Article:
Next you will need to configure where the license server is.

Enter the server name of your citrix license, you can use the fully qualified name, short name, or IP address for this.  I entered dc01.encom.local for mine, and stuck with the default port of 27000 for the server.  You can test the connection and then once finished click on next to continue.

You then select your licensing model, which will vary depending on the licenses you purchased from Citrix.  An * is placed next to the recommended option based on the information provided by your licensing server.

Next we will configure XenApp, which will involve joining or creating a new farm.

If this is the first XenApp server you will want to create a new Farm, otherwise you would join an existing farm.  This is my first server for this example, so I am going to choose create a new Farm.

Enter the name of the farm information, for my example I used Encom for the farm name and used the domain administrator account for the Citrix administrator account.

Next we need to choose which database to use.  For small environments and labs SQL Express will work just fine and will be installed on your first Citrix server.  If you have a larger environment or just wish to explore other options you chose use an existing Microsoft SQL 2005 or 2008 Server database.  You would want to have this on a different server of course, and if your servers plan on communicating over the WAN it is recommended that you use a SQL server to improve the performance of the Farm.  You would have a SQL server on both sides of the Wan so only SQL replication needs to be sent across the wan and the farm on each side can communicate directly with the database server.

My environment for this demonstration is small, so I am going to choose New database and use SQL Express.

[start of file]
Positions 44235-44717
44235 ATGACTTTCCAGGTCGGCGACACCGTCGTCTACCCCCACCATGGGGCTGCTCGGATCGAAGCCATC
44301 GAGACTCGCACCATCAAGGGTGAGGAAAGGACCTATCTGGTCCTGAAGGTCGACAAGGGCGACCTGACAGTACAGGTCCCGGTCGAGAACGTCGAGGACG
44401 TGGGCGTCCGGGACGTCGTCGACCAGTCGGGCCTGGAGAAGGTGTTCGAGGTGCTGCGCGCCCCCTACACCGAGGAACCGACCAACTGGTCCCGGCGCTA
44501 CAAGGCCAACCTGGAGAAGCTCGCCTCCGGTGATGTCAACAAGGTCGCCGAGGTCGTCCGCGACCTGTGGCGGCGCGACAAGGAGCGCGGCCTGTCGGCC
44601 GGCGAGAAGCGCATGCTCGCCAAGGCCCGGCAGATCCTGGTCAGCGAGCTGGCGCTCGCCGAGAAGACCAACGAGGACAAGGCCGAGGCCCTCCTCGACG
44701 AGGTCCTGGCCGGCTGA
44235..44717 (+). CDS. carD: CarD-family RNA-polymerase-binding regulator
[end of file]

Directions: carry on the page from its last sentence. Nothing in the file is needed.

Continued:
You will then need to authenticate with the domain, once done, click OK.

Click on Next to continue.

Next you need to choose if shadowing is going to be allowed.  It is best to choose allow shadowing and then if you wish to disable it, you can via policies, as this setting is permanent and can not be changed after setting it.  Based on your polices of your company you can choose whether users will be notified they are being shadowed or not.  Click next when ready to continue.

Next you can enter a custom zone name, this can be based on subnet (such as I used here with or geographic location, or any other method that makes since to your company.

You can change the port information for XML service at this point as well as in citrix policies.  If you did not choose XML integration you will need to pick a port other than 80 such as 8080.

If you know the URL address of the web interface you may enter it now, otherwise just leave it blank and you can configure this at another time once the service has been installed.

Finally you can choose which remote desktop users should be used.  The default is to add anonymous users, and add the list of users from the users group.  Click next once you have chosen what works best for your environment.

You can now review the changes that are going to be made and click on Apply when ready.

Once the process is complete you can click on Finish.

You will need to reboot the server one more time and then you are ready to start managing your new XenApp 6.5 Farm.

As you can see, the installation while it does take a little time to get through is much easier than in the past.  I hope you have enjoyed this walk through and if you have any questions, please feel free to drop a note.


Leave a Reply

Your email address will not be published. Required fields are marked *

19 − eleven =